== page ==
You’ve most likely seen articles and news segments about cryptocurrency. The most popular form is Bitcoin, but there are several others on the horizon.

For the uninitiated, cryptocurrency is a digital or virtual currency that uses cryptography for security, making it difficult to counterfeit. One of the main reasons why people and investors like cryptocurrencies is that they are not issued by any central authority—meaning that cryptocurrencies are immune to government interference or manipulation.

Cryptocurrencies, such as Bitcoin, are considered assets and should be included in your estate plan. However, cryptocurrencies are not treated the same as funds you would hold in a traditional bank. The IRS has determined that virtual currency is actually treated as personal property for federal tax purposes. That means the government will treat your Bitcoin more like tangible property you own, such as a car or antique painting.

As far as ownership, many people believe that cryptocurrencies such as Bitcoin are anonymous. This isn’t exactly true. Bitcoin is pseudonymous, meaning that it is identified based on the owner’s pseudonym, which is typically a user ID or email address to which you receive it. Unlike a traditional bank account, your executor can’t simply contact Bitcoin and request the funds after your death. Essentially that means if you die without communicating that you have Bitcoin, it will die with you.

To avoid such a situation from happening, it is critical to develop a method for passing along the important details of your cryptocurrency ownership to an estate representative, such as your trustee or executor. You will also need to provide him or her with your “private key.” Whoever has this information will have immediate access to your cryptocurrency account, so it is important that you trust your representative and that you are specific about how the key can be obtained.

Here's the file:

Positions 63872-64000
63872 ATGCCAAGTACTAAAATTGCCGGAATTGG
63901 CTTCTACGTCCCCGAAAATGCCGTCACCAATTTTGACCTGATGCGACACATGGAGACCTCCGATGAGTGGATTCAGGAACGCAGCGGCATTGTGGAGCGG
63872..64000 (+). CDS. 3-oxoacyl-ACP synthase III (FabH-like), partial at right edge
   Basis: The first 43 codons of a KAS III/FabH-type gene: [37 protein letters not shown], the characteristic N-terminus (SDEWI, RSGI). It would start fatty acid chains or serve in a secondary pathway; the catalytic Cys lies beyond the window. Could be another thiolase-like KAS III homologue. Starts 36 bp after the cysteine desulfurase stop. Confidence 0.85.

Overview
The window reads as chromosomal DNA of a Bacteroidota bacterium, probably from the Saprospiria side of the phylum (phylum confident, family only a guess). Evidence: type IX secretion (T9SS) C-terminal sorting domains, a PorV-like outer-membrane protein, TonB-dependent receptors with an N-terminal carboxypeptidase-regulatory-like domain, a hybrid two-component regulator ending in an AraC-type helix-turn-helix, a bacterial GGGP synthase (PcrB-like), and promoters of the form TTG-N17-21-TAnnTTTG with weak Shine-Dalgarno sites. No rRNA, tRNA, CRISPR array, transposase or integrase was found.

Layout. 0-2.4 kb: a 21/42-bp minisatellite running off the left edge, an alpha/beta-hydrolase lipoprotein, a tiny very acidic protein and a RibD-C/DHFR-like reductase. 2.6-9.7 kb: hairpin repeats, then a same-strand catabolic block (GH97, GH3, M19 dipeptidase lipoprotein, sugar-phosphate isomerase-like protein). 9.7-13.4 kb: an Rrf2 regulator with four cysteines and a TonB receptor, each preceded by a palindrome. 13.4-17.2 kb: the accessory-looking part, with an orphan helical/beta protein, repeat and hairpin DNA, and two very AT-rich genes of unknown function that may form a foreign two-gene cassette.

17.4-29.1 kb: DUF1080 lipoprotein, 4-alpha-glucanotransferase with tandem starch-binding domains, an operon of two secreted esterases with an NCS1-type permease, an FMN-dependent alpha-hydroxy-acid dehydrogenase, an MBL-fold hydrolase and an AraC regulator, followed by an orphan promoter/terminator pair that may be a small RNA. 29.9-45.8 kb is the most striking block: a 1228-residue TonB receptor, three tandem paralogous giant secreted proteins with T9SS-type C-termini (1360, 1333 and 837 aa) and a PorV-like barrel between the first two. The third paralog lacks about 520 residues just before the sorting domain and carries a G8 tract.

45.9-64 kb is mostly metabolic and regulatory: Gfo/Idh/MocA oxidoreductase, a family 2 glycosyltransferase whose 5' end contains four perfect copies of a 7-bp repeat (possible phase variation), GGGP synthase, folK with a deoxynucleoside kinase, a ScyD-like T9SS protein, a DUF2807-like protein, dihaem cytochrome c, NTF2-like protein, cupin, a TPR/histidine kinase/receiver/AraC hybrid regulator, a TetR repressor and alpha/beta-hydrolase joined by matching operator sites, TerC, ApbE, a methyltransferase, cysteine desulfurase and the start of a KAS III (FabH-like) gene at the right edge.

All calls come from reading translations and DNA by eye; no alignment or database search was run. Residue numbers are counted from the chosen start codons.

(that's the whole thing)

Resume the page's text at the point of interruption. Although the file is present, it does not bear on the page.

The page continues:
Likewise, because Bitcoin is currently considered personal property, it must be evaluated for either step-up or step-down in basis given the fair market value on the date of death. If your executor decides to retain your Bitcoin, it would not be considered income. However, if it is converted to cash, it must be declared as income on an estate tax return and be evaluated as a step-up or step-down basis. There’s also the issue of capital gains if the Bitcoin appreciates in value while being held.

The future of cryptocurrency such as Bitcoin is still uncertain. Many people are “going all in” thinking it will be the wave of the future. Others are taking baby steps into this new world. But, no matter how far you go into the world of cryptocurrency, it is critical that you work with an experienced Santa Barbara will and estate attorney to make sure your investment doesn’t die with you. If you have questions on how to make this happen, please contact our Santa Barbara estate planning office to schedule an appointment.

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